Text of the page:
STATEWIDE - Yet another ranking is out this morning - this time listing the best state to the worst state. U.S. News and World Report concocted the list based on a number of factors, like education, healthcare, economy, etc. New Jersey landed at a not-too-shabby 14th place, beating out New York (which is always nice). The top three states are Massachusetts, New Hampshire and - get this - Minnesota. Number crunchers put New Jersey dead last when it comes to "Government," noting our pitiful efforts at balancing the budget. But New Jersey did come in first for "Low Prison Overpopulation." Suck on that, New York.

TRENTON - Well, we have a proposed state budget for fiscal 2018. Thank you, Gov. Chris Christie. Now the sausage-making begins, as the proposed spending plan is about $1 billion more than the current budget. That's a 2.9 percent increase, for those quick with the calculator, and includes some nice perks - like more aid to the public schools and a $657 million increase in payments to the state pension system. Now, with a 2 percent cap on property taxes, how exactly can all this extra spending be achieved? The governor's plan will now be picked apart to figure out where all the proposed revenue is coming from, as this all needs to be real, balanced and wrapped with a bow by June 30. Let the games begin.  

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EWING - Somewhere in New Jersey, two devoted parents are waking up and hauling themselves to crappy jobs to make money. After all, they have a kid enrolled at the College of New Jersey. And they can be relieved to know their toil is funding such events as "Tasting the Tree of Life," in which students swapped their typical lunch on Tuesday for cheddar-cheese flavored insect larvae, tripe, alligator sausage, snapper soup and 150 other, er, unique foods to promote biodiversity. Dean Jeffrey Osborn, munching on a cricket, explained: "Our goal for the meal broadly is to bring the importance, the impact, and the excitement of science to the TCNJ community."

ON CAMPUS - Celebrities shouldn't get big paydays, at least not for speaking at any publicly funded colleges and universities in New Jersey. That, at least, is the thinking of Assemblyman John DiMaio, who wants a $10,000 cap on speaking fees paid at graduation. DiMaio told SaveJersey it was "ludicrous and wasteful" for Rutgers University to pay $32,000 to pseudo celeb "Snooki" Polizzi for her 2011 "Study hard: Party harder" on-campus speech. He's probably not thrilled about "Little Steven" Van Zandt headlining this year's commencement, at $35,000. Meanwhile, Rutgers paid a total of $1.43 million on its commencement ceremony headlined by President Barack Obama last spring. Yeah, sure, it's a lot of money, but a nice perk for graduates embarking on years of college debt payments.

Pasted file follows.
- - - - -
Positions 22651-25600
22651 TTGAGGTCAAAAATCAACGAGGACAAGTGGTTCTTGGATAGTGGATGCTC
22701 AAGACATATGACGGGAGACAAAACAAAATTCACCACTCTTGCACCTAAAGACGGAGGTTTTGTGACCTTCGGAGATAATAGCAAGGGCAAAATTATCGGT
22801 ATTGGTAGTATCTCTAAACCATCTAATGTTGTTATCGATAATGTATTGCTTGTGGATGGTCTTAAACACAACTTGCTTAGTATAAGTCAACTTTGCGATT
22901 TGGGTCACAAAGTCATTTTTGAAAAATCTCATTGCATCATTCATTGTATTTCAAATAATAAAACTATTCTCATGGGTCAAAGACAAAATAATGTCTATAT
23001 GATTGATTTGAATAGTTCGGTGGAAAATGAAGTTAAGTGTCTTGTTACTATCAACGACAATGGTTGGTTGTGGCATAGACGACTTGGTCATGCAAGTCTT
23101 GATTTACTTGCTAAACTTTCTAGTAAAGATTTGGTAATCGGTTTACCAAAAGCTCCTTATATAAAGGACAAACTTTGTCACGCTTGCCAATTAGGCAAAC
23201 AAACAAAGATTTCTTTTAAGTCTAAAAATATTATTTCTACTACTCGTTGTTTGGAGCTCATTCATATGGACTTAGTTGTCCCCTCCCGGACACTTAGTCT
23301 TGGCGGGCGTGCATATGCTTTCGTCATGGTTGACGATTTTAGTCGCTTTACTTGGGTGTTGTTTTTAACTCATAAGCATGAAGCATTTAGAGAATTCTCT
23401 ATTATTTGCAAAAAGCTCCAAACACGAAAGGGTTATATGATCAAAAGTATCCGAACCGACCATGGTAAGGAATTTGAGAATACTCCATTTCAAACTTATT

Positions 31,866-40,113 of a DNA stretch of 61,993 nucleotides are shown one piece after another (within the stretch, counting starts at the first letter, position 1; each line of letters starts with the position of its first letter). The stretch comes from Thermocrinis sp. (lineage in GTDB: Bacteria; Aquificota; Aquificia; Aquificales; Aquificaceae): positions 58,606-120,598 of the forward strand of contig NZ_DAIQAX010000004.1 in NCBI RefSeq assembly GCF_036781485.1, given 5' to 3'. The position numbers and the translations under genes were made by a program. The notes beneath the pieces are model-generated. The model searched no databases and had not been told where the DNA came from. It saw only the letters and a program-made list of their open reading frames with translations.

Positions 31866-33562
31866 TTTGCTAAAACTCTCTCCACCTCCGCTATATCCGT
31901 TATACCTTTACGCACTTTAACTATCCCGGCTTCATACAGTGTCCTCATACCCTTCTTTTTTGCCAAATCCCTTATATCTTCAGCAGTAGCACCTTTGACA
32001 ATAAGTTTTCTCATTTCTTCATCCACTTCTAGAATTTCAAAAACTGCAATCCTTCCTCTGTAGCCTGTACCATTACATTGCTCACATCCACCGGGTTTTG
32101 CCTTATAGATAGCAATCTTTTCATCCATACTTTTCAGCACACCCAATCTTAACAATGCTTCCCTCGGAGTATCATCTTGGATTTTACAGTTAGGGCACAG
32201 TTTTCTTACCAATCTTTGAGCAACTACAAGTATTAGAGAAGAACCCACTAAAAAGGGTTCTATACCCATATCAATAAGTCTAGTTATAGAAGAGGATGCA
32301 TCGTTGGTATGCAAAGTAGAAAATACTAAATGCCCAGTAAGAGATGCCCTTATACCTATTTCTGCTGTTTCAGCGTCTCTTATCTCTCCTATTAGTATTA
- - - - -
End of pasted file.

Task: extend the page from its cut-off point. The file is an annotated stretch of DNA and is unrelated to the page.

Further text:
STATEWIDE - If you think journalism is dead, thank heavens for People magazine. The reporters expended many brain cells to concoct what could be the most stupid and overly detailed story about breast enhancement among the "talent" appearing on the Real Housewives of New Jersey. Gotta love this headline: "Jacqueline Laurita Just Got Her Fourth Boob Job (and the Results Will Shock You!)" A revealing comment from Laurita: "They feel so natural and my clothes finally fit." Sigh. Read all about the boobs here


WASHINGTON - Hey, internet, lay off Melania. The First Lady - who has been thrown, kicking and screaming, into the role of First Lady - is getting a bunch of crap for wearing an outfit last night costing $9,500, with many calling it "inappropriate." She showed up at the President's first address to Congress wearing a "Floral-Embroidered Stretch Pebble-Crepe Dinner Jacket" ($4,995) and the matching skirt ($4,595). Look, she is a rich model who lives in a NYC penthouse, as well as plenty other homes. Jackie Kennedy wasn't slammed for what she wore to her husband's business meetings. (We think.) Time to give Melania a break. Remember who she married.


It was this day in 1962 that the first Kmart opened, beating the first Walmart store by four months. Kmart became known for its Blue Light Specials in its deep-discount, fast-collapsing stores, while Walmart is known for its 1,695 international locations and $200 billion in assets.


Latpanic - noun 

Definition: A person of Hispanic or Latino descent who is in constant fear of being deported under current or pending U.S. immigration policies.  

Example: They say I tremble like a Latpanic, and there's nothing funny about that.